Nom Wah Tu Closes on Orchard Street

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Nom Wah Tu closed for good this past weekend. The restaurant at 22 Orchard St. never found an audience after a revamp six months ago.

In 2013, Wilson Tang of Nom Wah Tea Parlor on Doyers Street and chef Jonathan Wu opened Fung Tu in this space. In spite of glowing reviews, the modern Chinese restaurant struggled. About six months ago, they relaunched the Lower East Side spot with a more casual concept, featuring creative takes on Nom Wah’s classic dim sum favorites.

Eater first reported the news earlier today.

Tang has several other ventures. In addition to the original Nom Wah in Chinatown, he operates fast casual shops in the Canal Street Market and on Kenmare Street. There’s a full service dim sum parlor in Philadelphia, and a stall is coming to the new Market Line project on the Lower East Side.

 

Nom Wah Tu Soft Opens at 22 Orchard St.

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Nom Wah Tu, the latest dim sum restaurant in Wilson Tang’s growing restaurant empire, opened its doors for the first time last night at 22 Orchard St.

At the end of August, Tang and chef/co-owner Jonathan Wu closed their critically-acclaimed restaurant, Fung Tu, and reimagined the space as a new generation version of Nom Wah Tea Parlor, the Tang family’s Chinatown classic.

The interior has been stripped down and refashioned as a more casual, affordable space. High/communal-style tables have been added to go alongside the bar. There are new light fixtures and wall hangings salvaged from the shuttered Kelley & Ping in Soho. For the soft opening, Wu has put out an abbreviated menu that draws from both the Nom Wah Tea Parlor and Fung Tu. There are pan-fried chicken dumplings, shrimp & snow pea leaf dumplings, hot & sour mushrooms and duck wings with crushed peanuts and cilantro. There were also a couple of chef’s specials on last night’s menu, including a Jonathan Wu-signature dish: pan-fried thick noodles with clams and fermented black beans.

Nom Wah Tu has a full bar. There’s a good selection of beer, wine and sake, plus specialty cocktails. The restaurant will be open from 6-10 p.m. tonight. It’ll be closed Monday but open for dinner next week. Weekend brunch is planned at a later date.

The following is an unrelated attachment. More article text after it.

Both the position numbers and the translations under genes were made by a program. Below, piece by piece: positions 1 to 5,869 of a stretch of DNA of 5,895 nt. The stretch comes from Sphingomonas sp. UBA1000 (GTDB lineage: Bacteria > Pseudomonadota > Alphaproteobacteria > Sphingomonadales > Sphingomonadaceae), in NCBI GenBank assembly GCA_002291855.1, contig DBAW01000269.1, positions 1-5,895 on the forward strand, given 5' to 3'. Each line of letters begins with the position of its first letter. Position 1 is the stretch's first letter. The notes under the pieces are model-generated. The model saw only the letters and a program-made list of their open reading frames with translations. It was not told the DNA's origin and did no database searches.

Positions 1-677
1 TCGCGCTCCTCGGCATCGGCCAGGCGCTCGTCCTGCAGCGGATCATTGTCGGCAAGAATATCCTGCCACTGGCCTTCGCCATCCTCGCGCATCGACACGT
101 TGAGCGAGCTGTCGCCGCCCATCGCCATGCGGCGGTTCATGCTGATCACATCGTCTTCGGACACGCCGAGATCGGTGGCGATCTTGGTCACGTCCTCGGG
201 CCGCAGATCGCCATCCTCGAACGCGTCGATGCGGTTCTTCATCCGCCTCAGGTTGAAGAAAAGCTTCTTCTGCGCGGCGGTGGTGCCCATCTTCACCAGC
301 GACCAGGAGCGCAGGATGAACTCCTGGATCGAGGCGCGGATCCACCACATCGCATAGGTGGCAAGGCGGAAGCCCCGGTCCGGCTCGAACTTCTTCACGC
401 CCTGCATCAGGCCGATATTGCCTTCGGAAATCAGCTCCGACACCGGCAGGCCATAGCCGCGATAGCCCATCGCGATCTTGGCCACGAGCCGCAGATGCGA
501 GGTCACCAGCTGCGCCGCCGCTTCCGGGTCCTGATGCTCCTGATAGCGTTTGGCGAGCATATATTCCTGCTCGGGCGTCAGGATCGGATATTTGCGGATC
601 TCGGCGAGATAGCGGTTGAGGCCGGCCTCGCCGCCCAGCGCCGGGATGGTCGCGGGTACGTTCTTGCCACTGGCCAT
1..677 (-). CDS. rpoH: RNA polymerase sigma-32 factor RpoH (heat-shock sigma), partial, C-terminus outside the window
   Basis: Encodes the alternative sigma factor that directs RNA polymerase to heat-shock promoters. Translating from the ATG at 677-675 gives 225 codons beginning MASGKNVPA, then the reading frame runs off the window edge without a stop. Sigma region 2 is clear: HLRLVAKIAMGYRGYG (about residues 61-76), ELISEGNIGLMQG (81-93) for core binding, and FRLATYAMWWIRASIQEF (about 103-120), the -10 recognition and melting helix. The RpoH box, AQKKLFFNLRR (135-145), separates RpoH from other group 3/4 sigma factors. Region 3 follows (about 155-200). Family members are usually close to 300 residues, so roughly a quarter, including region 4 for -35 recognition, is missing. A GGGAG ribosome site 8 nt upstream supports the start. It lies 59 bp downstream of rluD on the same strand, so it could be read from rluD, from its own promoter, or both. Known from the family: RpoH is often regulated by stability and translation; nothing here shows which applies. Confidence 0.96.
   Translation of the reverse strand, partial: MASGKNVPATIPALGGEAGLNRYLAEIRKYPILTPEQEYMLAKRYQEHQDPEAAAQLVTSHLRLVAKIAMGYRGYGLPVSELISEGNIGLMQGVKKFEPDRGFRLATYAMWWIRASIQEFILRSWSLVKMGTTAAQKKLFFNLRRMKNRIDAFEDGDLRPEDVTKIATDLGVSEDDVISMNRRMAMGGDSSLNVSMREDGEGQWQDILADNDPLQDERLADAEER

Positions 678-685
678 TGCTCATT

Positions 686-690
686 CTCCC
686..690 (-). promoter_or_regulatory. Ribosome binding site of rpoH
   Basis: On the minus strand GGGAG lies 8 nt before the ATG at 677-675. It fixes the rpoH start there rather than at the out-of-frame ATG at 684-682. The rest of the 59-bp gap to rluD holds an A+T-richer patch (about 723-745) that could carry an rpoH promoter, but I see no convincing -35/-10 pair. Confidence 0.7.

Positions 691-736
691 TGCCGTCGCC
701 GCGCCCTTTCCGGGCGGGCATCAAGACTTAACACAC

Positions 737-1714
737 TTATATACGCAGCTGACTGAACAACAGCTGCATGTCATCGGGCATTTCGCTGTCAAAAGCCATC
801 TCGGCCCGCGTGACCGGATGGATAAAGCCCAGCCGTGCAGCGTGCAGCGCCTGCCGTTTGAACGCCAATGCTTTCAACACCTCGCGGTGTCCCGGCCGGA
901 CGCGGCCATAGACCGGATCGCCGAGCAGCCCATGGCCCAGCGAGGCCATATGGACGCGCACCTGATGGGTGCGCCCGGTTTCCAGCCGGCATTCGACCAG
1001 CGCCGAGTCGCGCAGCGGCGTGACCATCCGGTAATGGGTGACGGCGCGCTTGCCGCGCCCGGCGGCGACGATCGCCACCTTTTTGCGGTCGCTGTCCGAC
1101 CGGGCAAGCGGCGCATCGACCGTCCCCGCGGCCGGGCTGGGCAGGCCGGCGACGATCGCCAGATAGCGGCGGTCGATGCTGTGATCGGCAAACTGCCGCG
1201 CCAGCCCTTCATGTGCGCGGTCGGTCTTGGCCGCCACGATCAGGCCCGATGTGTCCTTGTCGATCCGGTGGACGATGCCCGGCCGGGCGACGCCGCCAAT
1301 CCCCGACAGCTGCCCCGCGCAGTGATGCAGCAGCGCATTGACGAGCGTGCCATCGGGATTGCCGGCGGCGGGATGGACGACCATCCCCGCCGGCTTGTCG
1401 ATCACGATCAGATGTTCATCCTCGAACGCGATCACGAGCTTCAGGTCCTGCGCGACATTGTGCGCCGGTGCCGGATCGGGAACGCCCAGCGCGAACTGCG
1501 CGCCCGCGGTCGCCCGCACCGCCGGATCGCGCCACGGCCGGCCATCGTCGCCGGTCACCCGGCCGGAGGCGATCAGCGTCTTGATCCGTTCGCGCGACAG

Nom Wah is definitely in expansion mode. In addition to the original Doyers Street location, Tang has opened outposts on Kenmare Street and in the Canal Street Market, and recently signed onto the Market Line, the big shopping pavilion that’s part of the Essex Crossing project.

Duck Fried Rice #tugood : @mrzeta

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Rice Krispie Treat, Pistachio, Lychee, Rose, Strawberry, Dragonfruit #tutasty #tusexy #tugood

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Fung Tu Closing; Nom Wah Tu is on the Way in the Fall

Fung Tu, 22 Orchard St.

Fung Tu, 22 Orchard St. Photo taken in 2015.

Fung Tu, the modern Chinese restaurant at 22 Orchard St., is closing at the end of August. It will relaunch in September as, “Nom Wah Tu.”

The restaurant was opened in November of 2013 by chef Jonathan Wu and Wilson Tang, owner of Nom Wah Tea Parlor, purportedly Chinatown’s oldest dim sum restaurant. According to the New York Times, the new concept will emphasize dim sum and other sharable plates. Jonathan Wu will continue to run the kitchen, adding modern twists to classic dishes.  The owners say the new spot will be more casual and more affordable.

In the past year, Tang has expanded the Nom Wah franchise beyond its longtime Division Street headquarters, opening outposts on Kenmare Street and in the Canal Street Market.

 

Fung Tu Reopens Tonight With a Limited Menu and Drink Specials

Gas Leak Forces Temporary Closure of Fung Tu

Chef Jonathan Wu of Fung Tu Talks Brunch, Neighborhood Foraging, Menu Additions

Early Impressions of Fung Tu, 22 Orchard St.

Fung Tu, the new creative Chinese spot at 22 Orchard St., officially opened last week. Mitch Weinstein’s already checked it out, and has some early thoughts.